It’s easy! And super cheap.
2 pieces of wood – Use what you’ve got or buy some rods like this from your local hobby store. These cost me $2.49 each. Cheaper, I’m sure, from a hardware store … or you could cut your own. You could. Yes, you could. Also, some clothespin hangers.
And paint. I chose spray paint because I like it. You can use left over paint – in any color you’d like. I have a small store of paint in my basement.
Then I just laid out my wood on some cardboard in a well ventelated area (my garage) and went to town with the spray paint.
I put a couple coats of paint on it – over a day or so … and then brought them inside and powered up the glue gun.
This is me planning ahead. I measured out and marked where I was going to put the clothespins so I didn’t have two very different looking Art Hangers on my daughters wall. Originally I was going to put them both in her bedroom. (Those plans changed though.)
Glue on your clothespins … I did every other one facing up and then down.
Repeat a bunch, until both rods are full of clothespins and wait for them to dry.
This next step is elective depending on your hanging method – I wanted to nail the Art Hanger into the wall so my daughter couldn’t potentially take it down and use it as a princess sword. You think I’m kidding.
I got out my drill. I own one. I bought it for myself all by myself. The folks at Lowes kept saying things like “What does your husband want in a drill?” and I kept on saying … A vagina. It’s for ME.
So I got that bad cord-powered baby out of it’s little case, it’s adorable. All tools are adorable. Like little muffin clouds with rainbows and bows. THEY DON’T SCARE ME … any more. How many men did I just assault? Like naming your member Princess Sophia. We all learned that lesson from How To Lose A Guy In 10 Tens, no?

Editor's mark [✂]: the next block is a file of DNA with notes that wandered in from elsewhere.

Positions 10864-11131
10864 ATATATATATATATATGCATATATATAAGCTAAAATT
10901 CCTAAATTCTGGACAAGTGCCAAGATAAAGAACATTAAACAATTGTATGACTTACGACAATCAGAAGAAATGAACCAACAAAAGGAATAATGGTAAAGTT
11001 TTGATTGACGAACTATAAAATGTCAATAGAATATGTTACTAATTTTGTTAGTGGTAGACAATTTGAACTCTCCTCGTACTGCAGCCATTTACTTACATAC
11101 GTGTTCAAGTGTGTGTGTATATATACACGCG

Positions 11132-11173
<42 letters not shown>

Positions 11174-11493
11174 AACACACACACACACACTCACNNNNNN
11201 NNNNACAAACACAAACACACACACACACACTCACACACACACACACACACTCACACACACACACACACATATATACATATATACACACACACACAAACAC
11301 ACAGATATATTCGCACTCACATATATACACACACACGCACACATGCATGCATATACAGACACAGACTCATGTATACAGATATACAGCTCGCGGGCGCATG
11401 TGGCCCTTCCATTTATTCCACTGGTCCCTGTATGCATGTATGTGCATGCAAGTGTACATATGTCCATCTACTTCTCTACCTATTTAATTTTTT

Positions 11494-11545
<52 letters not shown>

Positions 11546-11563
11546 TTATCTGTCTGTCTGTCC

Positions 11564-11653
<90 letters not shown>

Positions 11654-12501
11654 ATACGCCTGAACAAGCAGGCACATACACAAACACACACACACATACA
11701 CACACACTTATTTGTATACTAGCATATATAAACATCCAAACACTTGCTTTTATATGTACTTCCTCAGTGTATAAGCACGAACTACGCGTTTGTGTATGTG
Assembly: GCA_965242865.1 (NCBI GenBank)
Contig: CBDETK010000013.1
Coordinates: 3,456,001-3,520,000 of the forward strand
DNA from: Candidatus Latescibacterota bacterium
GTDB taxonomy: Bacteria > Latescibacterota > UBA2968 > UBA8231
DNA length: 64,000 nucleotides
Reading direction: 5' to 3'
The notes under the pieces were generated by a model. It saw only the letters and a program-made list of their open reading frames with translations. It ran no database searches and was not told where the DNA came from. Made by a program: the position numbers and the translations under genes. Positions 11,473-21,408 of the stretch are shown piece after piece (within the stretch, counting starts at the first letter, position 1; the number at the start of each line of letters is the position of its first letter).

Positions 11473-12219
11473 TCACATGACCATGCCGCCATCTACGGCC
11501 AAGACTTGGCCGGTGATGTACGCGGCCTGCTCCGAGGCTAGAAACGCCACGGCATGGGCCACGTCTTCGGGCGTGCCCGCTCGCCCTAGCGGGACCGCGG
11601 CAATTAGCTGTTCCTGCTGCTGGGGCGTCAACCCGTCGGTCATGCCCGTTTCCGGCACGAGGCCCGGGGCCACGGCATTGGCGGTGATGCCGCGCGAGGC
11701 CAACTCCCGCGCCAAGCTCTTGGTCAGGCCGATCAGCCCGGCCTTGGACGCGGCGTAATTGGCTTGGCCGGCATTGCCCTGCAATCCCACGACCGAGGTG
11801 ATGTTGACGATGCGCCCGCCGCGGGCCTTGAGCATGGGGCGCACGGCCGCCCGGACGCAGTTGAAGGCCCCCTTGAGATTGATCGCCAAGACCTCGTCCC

I continue to digress. Any way … I pre-drilled the holes for the nails and then hung it on the wall without breaking anything or ruining the plaster beneath.
I would use super glue instead of a hot glue gun if you have it – one of the clothespins fell off right away and I’ve re-hot-glued it on more than once. And then I decided to only hang one in my daughters bedroom because it was pretty busy with her art on the wall, so the other one proudly hangs above the shelves I built in our basement … ready for all the art projects and proudly displaying a few already.
4 thoughts on “How To: Make an Art Hanger”
Oddly, am in the process of creating two of these suckers, myself!
Not all hotmelts are the same. If you use it often, Titebond (a big glue manufacturer) sells a hot-melt urethane glue gun called Hi Purformer http://www.titebond.com/IntroPageTB.ASP?UserType=1&ProdSel=ProductCategoryTB.asp?prodcat=3 that is exceptional. The problem is, once you open up a cartridge, you really need to use it up within the month, or it will turn itself into a blob of unusable plastic. The bond strength is phenominal, and you’d break the wood before the joint failed. I glued granite tile piece to another and afer it cured, I was able to break it, but part of the crystals of the stone pulled out!
The hotmelt would probably held better if you glued them on before you painted the rod – same with any glue you use – the paint will act like a bond breaker.
I love to use clothespins for hanging up art. I am a teacher and I hot glued them on my concrete walls and they are wonderful to display work. I have the clothespin openings face the same way. Some have come off but I just re-glue them and they are great. i even blogged about them and my favorite…..rain gutter book holders, check out my U is for useful post.